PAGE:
As I announced two days ago, I’m beginning to journal again for a short period to see if it will give me some productive material to work with. The verdict: so far, so good. This is excerpted and cleaned up from my journal this morning. I had a restless sleep, filled with nightmares and tried processing it when I awoke.
Ghost stories are usually about the unfinished business of the dead. There’s also generally a psychic touchstone person who is able to create contact or a bridge. In times of powerful hauntings, multiple people may witness the haunting but it usually is provoked by one person, even in such cases.
From a literary standpoint this person is the protagonist and they usually spur the story onward. They allow the ghost to tell their story, allowing the reader to gain a better understanding of the ghost for sure, but more importantly, of the person experiencing the haunting. The ghost story is in some ways a take on the mystery genre. The reader may even be tasked with solving a crime- how did they die or how were they murdered? Is someone responsible? Can they be brought to justice so that the dead can rest? Or is there simply an unfinished task that the dead wish us to complete?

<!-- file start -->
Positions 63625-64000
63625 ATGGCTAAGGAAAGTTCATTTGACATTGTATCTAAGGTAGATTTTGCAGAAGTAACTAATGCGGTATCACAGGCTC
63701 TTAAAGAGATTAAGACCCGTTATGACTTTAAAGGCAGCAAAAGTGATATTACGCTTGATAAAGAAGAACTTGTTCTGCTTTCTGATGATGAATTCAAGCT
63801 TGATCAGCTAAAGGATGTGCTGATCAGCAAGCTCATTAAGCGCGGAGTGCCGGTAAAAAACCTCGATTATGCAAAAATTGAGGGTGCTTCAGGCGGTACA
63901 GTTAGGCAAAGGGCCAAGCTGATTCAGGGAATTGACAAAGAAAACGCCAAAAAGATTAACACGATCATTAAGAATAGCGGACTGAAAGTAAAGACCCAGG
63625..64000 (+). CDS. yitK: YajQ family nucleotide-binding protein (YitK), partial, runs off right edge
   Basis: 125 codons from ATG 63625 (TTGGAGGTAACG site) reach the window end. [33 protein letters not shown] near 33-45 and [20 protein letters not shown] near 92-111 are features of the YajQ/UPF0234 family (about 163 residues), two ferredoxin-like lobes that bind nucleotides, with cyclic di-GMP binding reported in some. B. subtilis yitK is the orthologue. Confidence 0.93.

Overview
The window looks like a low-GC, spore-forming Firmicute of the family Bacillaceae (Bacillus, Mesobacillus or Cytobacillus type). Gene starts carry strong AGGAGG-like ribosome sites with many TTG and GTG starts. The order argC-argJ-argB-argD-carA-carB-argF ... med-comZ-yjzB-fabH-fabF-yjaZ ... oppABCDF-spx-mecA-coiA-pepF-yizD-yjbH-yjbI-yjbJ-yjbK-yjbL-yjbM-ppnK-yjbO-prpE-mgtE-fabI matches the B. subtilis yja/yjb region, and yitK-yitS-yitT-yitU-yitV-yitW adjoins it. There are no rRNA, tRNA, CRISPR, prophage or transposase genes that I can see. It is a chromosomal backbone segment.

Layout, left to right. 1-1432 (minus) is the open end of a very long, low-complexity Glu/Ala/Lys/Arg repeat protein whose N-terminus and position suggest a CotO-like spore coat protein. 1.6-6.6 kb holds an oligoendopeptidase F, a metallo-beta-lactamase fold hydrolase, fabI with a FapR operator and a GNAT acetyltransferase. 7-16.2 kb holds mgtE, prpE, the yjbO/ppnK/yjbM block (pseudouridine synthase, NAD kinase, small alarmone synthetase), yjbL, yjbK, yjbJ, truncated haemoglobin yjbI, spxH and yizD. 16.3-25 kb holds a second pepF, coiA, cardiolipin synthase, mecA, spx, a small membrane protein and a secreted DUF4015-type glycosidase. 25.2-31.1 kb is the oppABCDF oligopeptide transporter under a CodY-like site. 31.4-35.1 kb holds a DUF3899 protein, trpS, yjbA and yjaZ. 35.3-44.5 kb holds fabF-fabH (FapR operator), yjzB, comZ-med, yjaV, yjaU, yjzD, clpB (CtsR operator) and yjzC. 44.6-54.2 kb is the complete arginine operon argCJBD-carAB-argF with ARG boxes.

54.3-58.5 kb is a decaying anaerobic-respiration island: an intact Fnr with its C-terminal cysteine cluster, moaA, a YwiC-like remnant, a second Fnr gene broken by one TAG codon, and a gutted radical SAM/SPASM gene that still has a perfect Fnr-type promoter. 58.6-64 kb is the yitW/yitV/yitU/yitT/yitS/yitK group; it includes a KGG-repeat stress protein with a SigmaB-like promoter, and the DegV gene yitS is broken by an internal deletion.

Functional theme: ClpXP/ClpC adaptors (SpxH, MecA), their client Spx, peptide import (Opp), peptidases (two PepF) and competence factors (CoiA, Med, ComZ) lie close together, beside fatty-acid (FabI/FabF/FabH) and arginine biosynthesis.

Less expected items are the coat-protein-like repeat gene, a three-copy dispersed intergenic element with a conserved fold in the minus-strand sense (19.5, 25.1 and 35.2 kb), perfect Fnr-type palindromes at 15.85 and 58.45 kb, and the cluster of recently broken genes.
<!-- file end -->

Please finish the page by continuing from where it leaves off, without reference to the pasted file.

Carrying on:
In some stories, the murder has such a profound psychic disturbance on the community that it becomes a haunting sans etherea. There’s not a proper ghost with the stereotypical strange noises and things caught out of the corner of your eye. It’s the absence of the dead person that is haunting. A couple of TV shows that immediately spring to mind for this are The Killing (the first season of the US version) and Twin Peaks, which I’ve recently been re-watching. In both of those a young woman is murdered and the loss devastates the community of which they were a part. This leads to a confusing, frightening search for answers, much like you find in ghost stories.
Finally, ghosts, whether real or imagined, represent us. They represent our desire to accomplish our goals before death spirits us off.